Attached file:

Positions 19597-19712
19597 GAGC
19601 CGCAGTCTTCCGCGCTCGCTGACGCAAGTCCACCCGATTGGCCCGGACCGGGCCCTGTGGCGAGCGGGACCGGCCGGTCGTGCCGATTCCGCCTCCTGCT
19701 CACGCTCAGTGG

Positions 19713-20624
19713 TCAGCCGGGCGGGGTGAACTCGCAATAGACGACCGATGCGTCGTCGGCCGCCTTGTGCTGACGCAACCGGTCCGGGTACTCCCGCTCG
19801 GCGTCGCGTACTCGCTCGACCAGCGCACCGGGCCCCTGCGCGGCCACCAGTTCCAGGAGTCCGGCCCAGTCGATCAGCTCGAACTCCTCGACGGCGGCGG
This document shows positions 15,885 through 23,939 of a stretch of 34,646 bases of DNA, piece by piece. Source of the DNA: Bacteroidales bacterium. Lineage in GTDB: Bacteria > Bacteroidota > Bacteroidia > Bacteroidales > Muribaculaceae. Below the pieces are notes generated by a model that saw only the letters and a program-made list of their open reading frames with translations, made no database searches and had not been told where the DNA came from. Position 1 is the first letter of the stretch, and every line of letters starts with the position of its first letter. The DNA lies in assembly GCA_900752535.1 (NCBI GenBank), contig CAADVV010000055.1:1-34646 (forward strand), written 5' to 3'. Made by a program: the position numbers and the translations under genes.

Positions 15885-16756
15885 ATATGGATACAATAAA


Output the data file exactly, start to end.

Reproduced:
Positions 19597-19712
19597 GAGC
19601 CGCAGTCTTCCGCGCTCGCTGACGCAAGTCCACCCGATTGGCCCGGACCGGGCCCTGTGGCGAGCGGGACCGGCCGGTCGTGCCGATTCCGCCTCCTGCT
19701 CACGCTCAGTGG

Positions 19713-20624
19713 TCAGCCGGGCGGGGTGAACTCGCAATAGACGACCGATGCGTCGTCGGCCGCCTTGTGCTGACGCAACCGGTCCGGGTACTCCCGCTCG
19801 GCGTCGCGTACTCGCTCGACCAGCGCACCGGGCCCCTGCGCGGCCACCAGTTCCAGGAGTCCGGCCCAGTCGATCAGCTCGAACTCCTCGACGGCGGCGG
This document shows positions 15,885 through 23,939 of a stretch of 34,646 bases of DNA, piece by piece. Source of the DNA: Bacteroidales bacterium. Lineage in GTDB: Bacteria > Bacteroidota > Bacteroidia > Bacteroidales > Muribaculaceae. Below the pieces are notes generated by a model that saw only the letters and a program-made list of their open reading frames with translations, made no database searches and had not been told where the DNA came from. Position 1 is the first letter of the stretch, and every line of letters starts with the position of its first letter. The DNA lies in assembly GCA_900752535.1 (NCBI GenBank), contig CAADVV010000055.1:1-34646 (forward strand), written 5' to 3'. Made by a program: the position numbers and the translations under genes.

Positions 15885-16756
15885 ATATGGATACAATAAA